The Why of Sustainability

For those of us committed to greening Yale, the reasons for doing so have always been self-evident. Who could argue with the benefits derived from using less energy and resources to fulfill one’s job responsibilities, especially in an age of austerity when reducing costs is paramount to maintaining the pre-eminence of this great institution?

Julie Newman
© Michael Marsland
Julie Newman

In some quarters, however, it has always been fashionable to assert that we can’t afford to conduct business sustainably, and those cries are now even louder given the downturn in the economy. I say, tell it to President Levin, himself a distinguished economist. Over the past 10 years he has forcefully argued that environmental citizenship must extend beyond the university’s academic enterprise and that Yale as an institution must adopt policies and practices that will contribute to a more sustainable planet. Five years ago, he boldly committed the university to reducing its greenhouse gas emissions by 43 percent below 2005 levels by 2020, at a cost of less than 1 percent of annual operating expenses. And just last year he formed a Sustainability Task Force that has developed a three-year blueprint—just released—for transforming how Yale handles its waste, transportation, food, water usage, energy and greenhouse gases, land, procurement policies and compliance with environmental health and safety initiatives.

The university already finds itself well-positioned to realize this ambitious strategic plan because of its scholarly infrastructure in the environment. For over a century, F&ES has been second to none in sustainable management, policy and science, and, in fact, F&ES master’s students helped in preparing the university’s sustainability strategic plan. I’m sure readers of this magazine, who have sustainability written into their DNA, welcome the administration’s embrace of their most cherished values and are encouraged that the pace of change here is accelerating. In a recent letter to the Yale community, even President Levin betrayed an environmentalist’s sensibility when he said, “This plan is not just about improving Yale’s environmental footprint—it is intended to enhance the quality of life on campus while streamlining systems and processes to save resources, as well as time and money.”

But even with the force of the president’s office behind such efforts, the task ahead is daunting if only because of Yale’s sheer size. The Yale campus is composed of approximately 400 buildings, with 16.2 million square feet of space spread across 1,088 acres, supporting 26,000 students, staff and faculty year-round. The biggest challenge won’t be finding the resources and expertise, but changing the hearts and minds—and familiar habits—of the professors, researchers, staff and students—the lifeblood of the university.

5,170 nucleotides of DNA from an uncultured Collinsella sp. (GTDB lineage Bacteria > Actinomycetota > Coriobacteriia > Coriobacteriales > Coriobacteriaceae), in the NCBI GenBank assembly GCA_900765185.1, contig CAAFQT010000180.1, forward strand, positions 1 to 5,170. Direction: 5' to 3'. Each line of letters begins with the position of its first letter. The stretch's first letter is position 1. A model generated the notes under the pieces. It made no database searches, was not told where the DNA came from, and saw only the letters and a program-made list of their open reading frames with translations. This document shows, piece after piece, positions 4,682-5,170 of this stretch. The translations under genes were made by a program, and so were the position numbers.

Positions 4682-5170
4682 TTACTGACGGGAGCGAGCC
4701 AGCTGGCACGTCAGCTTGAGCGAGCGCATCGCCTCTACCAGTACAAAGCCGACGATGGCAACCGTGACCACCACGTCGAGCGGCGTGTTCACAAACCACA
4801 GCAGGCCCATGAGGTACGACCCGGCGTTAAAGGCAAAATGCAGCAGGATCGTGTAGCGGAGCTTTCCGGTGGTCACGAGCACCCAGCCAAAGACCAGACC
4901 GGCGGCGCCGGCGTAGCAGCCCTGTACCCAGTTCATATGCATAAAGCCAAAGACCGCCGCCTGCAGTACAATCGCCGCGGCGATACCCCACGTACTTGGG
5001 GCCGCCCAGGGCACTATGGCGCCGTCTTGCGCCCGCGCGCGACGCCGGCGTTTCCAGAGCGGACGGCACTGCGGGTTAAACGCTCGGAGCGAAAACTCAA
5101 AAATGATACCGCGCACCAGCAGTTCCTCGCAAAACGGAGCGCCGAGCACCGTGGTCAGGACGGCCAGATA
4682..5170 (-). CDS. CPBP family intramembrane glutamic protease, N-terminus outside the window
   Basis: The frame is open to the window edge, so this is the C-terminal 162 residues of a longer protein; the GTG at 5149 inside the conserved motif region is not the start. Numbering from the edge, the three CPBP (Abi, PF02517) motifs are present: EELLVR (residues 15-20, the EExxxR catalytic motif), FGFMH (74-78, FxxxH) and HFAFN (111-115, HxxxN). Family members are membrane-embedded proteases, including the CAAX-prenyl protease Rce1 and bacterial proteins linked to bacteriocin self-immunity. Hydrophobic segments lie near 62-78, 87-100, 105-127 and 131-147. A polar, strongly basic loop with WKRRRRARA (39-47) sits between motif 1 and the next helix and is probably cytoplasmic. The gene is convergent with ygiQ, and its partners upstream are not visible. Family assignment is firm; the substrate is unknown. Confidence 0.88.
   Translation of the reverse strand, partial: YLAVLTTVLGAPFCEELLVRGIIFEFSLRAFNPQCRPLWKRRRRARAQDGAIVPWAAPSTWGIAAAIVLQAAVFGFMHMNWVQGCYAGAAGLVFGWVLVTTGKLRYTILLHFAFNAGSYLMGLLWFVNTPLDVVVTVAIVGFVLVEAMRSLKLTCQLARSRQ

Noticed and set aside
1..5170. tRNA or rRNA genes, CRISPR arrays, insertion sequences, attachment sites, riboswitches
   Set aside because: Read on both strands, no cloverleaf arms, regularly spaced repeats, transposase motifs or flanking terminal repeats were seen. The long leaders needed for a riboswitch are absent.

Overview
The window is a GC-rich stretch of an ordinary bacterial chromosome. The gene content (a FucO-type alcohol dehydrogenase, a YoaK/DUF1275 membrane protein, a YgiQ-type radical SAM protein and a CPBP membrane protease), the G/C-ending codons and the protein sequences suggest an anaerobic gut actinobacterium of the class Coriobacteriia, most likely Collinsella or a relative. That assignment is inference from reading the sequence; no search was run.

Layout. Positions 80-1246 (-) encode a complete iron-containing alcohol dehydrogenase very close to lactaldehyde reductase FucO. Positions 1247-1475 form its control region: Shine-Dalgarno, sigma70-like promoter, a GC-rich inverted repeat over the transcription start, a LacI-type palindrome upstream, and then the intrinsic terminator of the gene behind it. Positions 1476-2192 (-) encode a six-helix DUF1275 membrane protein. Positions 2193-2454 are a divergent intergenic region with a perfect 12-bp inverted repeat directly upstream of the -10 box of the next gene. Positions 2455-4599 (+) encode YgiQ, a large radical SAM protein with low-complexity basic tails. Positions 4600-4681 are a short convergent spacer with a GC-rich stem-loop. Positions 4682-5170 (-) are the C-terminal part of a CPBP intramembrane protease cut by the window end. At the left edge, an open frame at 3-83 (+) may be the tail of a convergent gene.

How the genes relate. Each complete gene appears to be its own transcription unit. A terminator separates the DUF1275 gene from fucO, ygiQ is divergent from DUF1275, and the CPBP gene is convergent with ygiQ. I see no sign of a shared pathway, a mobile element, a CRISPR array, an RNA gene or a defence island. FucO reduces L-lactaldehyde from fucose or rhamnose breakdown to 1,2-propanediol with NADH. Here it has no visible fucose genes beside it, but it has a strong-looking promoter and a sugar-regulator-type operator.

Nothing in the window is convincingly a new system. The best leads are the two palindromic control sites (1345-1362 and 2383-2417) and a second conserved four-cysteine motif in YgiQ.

Without the impassioned commitment of the Yale community, how will we integrate land use, water use and runoff, transportation and utilities infrastructure to create a built environment that is innovative, comfortable, safe and livable? How will we decrease Yale’s municipal solid waste by 25 percent below the 7,500 tons that is now generated? How will we increase recycling rates by up to 25 percent? How will we facilitate a smooth transportation network when plans are to simultaneously erect more buildings and encourage fewer single-occupancy cars coming into New Haven? How do we reduce laboratory waste and energy use and promote the use of safer research materials?

Without the vision and perseverance of the average worker here, how will we reduce energy consumption by 15 percent, given that the number of computers now in use—24,000—is on the increase? How will we decrease the 240,000 metric tons of carbon dioxide equivalent generated from heating, cooling and electricity demands? How will we decrease the 600 million gallons of water that we drink every year?

I could go on, but you get the idea. A successful plan will require that Yale employees not only accept new ways of doing business but also fundamentally rethink their relationship to the environment. This will take more than a convincing practical argument from the plan’s supporters, including me. One of the biggest challenges that I have had during this exhilarating process has been to justify why we should be engaging in this effort at all, as if we still live in an era of cheap abundant resources that can be consumed or exploited at will.

In a community as diverse as ours, the moral argument for sustainability can be elusive. So I turn to the words of my sage colleague Mary Evelyn Tucker, co-director of the Yale Forum on Religion and Ecology, for the “why” of sustainability: “To move from an ethic of sustainability that can be measured to assisting the flourishing of life is our challenge. Our deepest relationships emerge from love and not just from sufficiency. This flourishing is about experiencing the life around us in a way that we can feel reciprocity with the elements—earth, air, fire, water. As we build with the elements, we will understand our dependence on these building blocks of life. We will establish new mutually enhancing relations with the Earth.”

Julie Newman is the director of the Yale Office of Sustainability and a member of the Sustainability Task Force. You can view the Sustainability Strategic Plan 2010-2013 at

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